Photography has a meditative aspect. When I am walking I see photos and I tune in to what is happening.
Many times you have wondered: “Why my photos do not reflect my gaze?” “Why is the photo not exactly what I have seen?” You feel a mismatch between the photograph you thought you were going to obtain and its final result. A disappointment can come from a lack of sufficient technical knowledge to obtain what you are looking for. In that case you just have to learn, continue researching and know what you need at a technical level to develop your photographic project.
Other times the disappointment is internal, a thought that the image obtained isn’t what you were looking for. A message from emotion. For this second sensation I am going to propose some ideas.
A good photograph, like a good project or a great idea, is born from the direct exploration or reality. The camera is a filtre, a screen that stands between you and the environment. Therefore, observing the world through a camera can take you away from it.
Your actual gaze can be numbed by the vision through the lens, turning it into a filtered gaze. The real look is always richer, full of nuances and physical sensations.
For this reason the photographic gaze, like any other ability, must also be exercised.
Here is my proposal:
1. Leave the camera at home. Take your time to observe the world without filters. To look but also smell, listen and taste.
2. Go outside and be aware of your breathing and your body. Analyze what the environment causes you, observe the people in front of you, watch their movements, their gestures and their tone of voice. Live the present moment and make your gaze navigate and flow. Look closely.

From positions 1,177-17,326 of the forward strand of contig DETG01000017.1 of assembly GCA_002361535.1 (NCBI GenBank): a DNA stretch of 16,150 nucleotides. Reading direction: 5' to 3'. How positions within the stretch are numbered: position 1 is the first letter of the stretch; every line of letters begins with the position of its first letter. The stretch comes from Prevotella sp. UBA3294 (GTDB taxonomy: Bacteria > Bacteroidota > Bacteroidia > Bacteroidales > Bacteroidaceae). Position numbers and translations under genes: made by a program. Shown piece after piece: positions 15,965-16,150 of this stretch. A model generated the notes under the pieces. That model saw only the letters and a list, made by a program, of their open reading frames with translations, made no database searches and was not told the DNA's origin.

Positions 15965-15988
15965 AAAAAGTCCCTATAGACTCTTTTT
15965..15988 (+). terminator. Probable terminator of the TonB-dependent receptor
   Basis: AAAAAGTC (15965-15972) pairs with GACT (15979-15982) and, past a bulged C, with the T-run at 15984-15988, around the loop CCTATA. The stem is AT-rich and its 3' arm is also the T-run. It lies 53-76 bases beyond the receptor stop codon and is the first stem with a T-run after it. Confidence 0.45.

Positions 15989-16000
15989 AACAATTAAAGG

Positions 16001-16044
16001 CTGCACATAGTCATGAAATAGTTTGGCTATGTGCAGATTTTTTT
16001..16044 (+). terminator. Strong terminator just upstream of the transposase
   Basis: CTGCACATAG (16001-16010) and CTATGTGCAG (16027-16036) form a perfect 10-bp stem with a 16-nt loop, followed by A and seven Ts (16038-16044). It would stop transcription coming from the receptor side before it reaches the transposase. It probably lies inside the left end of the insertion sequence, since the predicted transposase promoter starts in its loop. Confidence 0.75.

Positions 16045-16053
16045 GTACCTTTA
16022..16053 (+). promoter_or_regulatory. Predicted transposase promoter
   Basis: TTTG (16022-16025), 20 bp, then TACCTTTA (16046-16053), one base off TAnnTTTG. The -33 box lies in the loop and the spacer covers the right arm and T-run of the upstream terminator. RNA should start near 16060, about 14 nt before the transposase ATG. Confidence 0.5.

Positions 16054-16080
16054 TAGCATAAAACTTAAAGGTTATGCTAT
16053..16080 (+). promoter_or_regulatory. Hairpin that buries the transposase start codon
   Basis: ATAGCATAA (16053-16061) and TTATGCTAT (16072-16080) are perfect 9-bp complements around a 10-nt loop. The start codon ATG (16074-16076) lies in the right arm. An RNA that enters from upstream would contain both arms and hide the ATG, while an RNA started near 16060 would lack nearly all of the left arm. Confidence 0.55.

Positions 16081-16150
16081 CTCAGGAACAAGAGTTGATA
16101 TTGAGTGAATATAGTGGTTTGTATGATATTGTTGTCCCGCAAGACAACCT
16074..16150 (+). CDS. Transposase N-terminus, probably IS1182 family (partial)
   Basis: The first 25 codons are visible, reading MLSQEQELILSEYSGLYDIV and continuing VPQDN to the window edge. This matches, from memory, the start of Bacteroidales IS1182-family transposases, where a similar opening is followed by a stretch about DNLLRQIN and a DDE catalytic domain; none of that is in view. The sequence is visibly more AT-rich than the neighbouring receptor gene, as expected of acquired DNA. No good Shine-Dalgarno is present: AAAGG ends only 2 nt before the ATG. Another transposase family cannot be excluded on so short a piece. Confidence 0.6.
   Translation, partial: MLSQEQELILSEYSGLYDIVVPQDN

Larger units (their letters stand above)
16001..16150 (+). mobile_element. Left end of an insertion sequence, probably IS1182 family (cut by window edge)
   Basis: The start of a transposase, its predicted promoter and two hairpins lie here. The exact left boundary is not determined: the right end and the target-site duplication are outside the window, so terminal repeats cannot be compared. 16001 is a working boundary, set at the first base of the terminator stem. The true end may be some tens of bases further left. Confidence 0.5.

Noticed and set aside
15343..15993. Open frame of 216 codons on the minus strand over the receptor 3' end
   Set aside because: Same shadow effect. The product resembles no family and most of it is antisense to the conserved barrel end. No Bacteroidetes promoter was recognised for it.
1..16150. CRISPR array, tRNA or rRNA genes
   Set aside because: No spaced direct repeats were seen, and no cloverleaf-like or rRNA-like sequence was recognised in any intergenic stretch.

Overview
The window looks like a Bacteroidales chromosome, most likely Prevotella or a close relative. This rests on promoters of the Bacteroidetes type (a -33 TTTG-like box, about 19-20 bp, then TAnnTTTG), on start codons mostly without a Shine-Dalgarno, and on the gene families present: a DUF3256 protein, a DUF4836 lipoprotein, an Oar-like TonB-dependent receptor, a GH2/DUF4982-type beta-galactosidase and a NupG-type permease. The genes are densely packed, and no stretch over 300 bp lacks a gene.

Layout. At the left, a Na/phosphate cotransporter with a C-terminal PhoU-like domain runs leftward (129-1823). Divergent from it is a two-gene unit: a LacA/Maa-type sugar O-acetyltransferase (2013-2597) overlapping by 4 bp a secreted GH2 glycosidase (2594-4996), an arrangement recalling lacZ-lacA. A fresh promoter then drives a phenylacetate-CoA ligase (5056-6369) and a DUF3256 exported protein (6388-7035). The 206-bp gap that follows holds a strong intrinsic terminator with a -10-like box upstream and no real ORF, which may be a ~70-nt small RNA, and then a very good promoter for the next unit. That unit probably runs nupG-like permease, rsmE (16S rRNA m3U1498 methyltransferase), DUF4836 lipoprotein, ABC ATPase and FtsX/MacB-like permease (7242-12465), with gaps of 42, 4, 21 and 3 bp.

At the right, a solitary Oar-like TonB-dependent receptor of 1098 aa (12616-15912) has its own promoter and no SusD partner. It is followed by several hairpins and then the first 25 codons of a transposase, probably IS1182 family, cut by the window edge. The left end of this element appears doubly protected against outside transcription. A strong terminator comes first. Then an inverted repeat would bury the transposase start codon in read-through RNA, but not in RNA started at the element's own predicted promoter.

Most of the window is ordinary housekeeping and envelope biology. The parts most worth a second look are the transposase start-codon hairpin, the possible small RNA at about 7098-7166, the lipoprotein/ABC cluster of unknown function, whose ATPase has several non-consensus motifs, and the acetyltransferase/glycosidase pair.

3. Great ideas aren’t plain sight. It’s necessary to explore new ways to find them. If you find yourself having some difficulty training your gaze, sit down calmly and ask yourself these three simple questions:
What do I see here that makes me feel this?
What else can I find right now?
Being aware of the present is key in photography. After this experience, when you pick up your camera again, it will be easier and easier to look, hear, feel and intuit everything you want to appear in your photo.
Diane Arbus. 1963
For example, Diane Arbus felt attraction and fear towards unusual people: people with diversity. Dwarfs, nudisrs or prostitutes were her favorite subjects. She approached them until the photographs of her were direct. They looked directly at the subject without fear managing to convey her concern to the viewer.
With the portrait he she illuminated their shadows, managing to remove the viewer from the inside, placing him in front of his real gaze, without masks. Just what she felt.
Steve McCurry lived in India for a time. His work shows a clean look.
I learned the art of waiting and seeing life. If we wait, people forget that you have a camera and the soul moves until it meets the gaze.
You know, leave your camera at home. Have the courage to explore and discover yous complete and real gaze. That way, you can incorporate your voice and feeling to each of your images. Temporarily get rid the photographic technique and remove the filter. You have the opportunity to discover what makes you vibrate and develop your photographic identity. I would love to know if you have.
It’s in the eyes where the images of our secret agitations are most painted and where they can best be recognized: sight belongs to the soul more than any other organ; it seems as if he ir touching her and participating in all her movements. (…) the gaze receives and reflects at the same time the light of thought and the warmth of feeling: it’s the sense of the spirit and the language of intelligence.
Georges Louis Leclerc, Earl of Buffon. 1788